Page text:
Wednesday, 20 April 2011

R33 Brake Stopper

Due to the high forces exerted against the bulkhead under braking, the Brake Stopper bolts onto the suspension turret and is adjusted upto the end of the master cylinder. Thereby reducing bulkhead flex for a sharper more direct feeling that can be felt from the brake pedal.

Originally I was a bit unconvinced by fitting one of these and many of them usually come in a pressed metal bracket. However I have gone for a machined item (see pic). This was supplied from SuperForma and although they were slow on delivery (no stock) they generously refunded my postage. I strongly reccomend you try them if your interested in high quality items. The part is not particullarly cheap, although quality components will usually set you back more (you get what you pay for) with postage it would have set me back near enough £70 (79 Euro or $114 USD).

The component comes is a matt shot blast finish. I can tell you that from my days working in the casting industry that this is usually to hide machining marks! I took the 400 grade sand paper to it and it actually did polish up quite nicely! So all in all it is a good quality item.

Supa Forma Brake stopper for GTST

After a quick buff and polish
 As the car is currently waiting at the tuners (Abbey Motorsport) for it's all important mapping session, I will have to keep you all in suspense as to fitting and if it actually feels like it makes a difference!





Tuesday, 19 April 2011

Thursday, 14 April 2011

R33 Anti Roll Bar Upgrade

No, these aren't the things that are bolted inside the car in case you turn it over - those are rollover cages. Anti-roll bars do precisely what their name implies - they combat the roll of a car on it's suspension as it corners.
They're also known as sway-bars or anti-sway-bars.
Almost all cars have them fitted as standard, all have scope for improvement. From the factory they are biased towards ride comfort. Stiffer aftermarket items will increase the road holding but you'll get reduced comfort because of it. The anti-roll bar is usually connected to the front, lower edge of the bottom suspension joint. It passes through two pivot points under the chassis, usually on the sub frame and is attached to the same point on the opposite suspension setup.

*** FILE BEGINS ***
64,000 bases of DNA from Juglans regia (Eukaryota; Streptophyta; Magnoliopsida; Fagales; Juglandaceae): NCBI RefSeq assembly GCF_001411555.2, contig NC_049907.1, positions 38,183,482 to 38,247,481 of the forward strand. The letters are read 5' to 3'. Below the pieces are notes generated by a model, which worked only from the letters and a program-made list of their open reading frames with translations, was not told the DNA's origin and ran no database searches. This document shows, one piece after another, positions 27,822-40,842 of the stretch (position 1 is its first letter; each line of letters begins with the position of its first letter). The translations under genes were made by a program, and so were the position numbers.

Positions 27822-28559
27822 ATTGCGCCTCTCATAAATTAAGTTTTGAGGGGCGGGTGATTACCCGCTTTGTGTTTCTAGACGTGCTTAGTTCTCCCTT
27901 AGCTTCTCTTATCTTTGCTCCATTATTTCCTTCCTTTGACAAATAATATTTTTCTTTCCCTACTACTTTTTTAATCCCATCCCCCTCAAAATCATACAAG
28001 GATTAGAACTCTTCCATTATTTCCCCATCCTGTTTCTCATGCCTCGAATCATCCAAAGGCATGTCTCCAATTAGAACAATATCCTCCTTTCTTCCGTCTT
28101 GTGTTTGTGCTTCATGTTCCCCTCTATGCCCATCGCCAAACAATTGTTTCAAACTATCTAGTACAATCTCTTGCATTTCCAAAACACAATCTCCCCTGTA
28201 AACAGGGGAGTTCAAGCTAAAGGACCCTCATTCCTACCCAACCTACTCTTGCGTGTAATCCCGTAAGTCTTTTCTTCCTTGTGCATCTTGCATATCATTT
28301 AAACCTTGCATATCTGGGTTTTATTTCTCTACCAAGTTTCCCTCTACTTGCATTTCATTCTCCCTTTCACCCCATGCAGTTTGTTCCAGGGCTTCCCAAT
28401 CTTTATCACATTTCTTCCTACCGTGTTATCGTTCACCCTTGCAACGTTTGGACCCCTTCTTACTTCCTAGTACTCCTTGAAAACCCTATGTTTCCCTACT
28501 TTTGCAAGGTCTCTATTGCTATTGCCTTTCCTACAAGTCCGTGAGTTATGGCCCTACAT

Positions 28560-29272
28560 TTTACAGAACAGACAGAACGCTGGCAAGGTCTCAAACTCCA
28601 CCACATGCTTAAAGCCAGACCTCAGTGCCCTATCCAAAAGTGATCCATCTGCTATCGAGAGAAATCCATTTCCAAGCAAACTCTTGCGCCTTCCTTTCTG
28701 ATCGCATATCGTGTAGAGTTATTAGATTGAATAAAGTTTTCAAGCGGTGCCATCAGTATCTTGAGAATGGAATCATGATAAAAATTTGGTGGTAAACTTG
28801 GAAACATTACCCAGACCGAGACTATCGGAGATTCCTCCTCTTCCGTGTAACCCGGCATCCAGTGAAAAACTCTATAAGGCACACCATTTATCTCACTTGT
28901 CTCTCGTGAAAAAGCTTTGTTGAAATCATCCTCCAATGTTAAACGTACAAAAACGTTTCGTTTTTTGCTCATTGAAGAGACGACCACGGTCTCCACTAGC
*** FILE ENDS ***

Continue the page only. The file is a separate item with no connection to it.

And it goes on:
Effectively, it joins the bottom of the suspension parts together. When you head into a corner, the car begins to roll out of the corner. For example, if you're cornering to the left, the car body rolls to the right. In doing this, it's compressing the suspension on the right hand side. With a good anti-roll bar, as the lower part of the suspension moves upward relative to the car chassis, it transfers some of that movement to the same component on the other side. In effect, it tries to lift the left suspension component by the same amount. In doing this, it's actually compressing the suspension on that side which basically counters some of the roll in the chassis by lowering that side of the car.
Typical anti-roll bar (sway bar) kits include the up rated bar, a set of new mounting clamps with polyurethane bushes, rose joints for the ends which connect to the suspension components, and all the bolts etc that will be needed.

The standard Anti Roll Bar fitted to a GTS-25T Spec 2 is 17mm this upgrade supplied from Serious Performance Autos is 26mm. So you don't have to be a rocket scientist to see that it's going to be somwhat stiffer!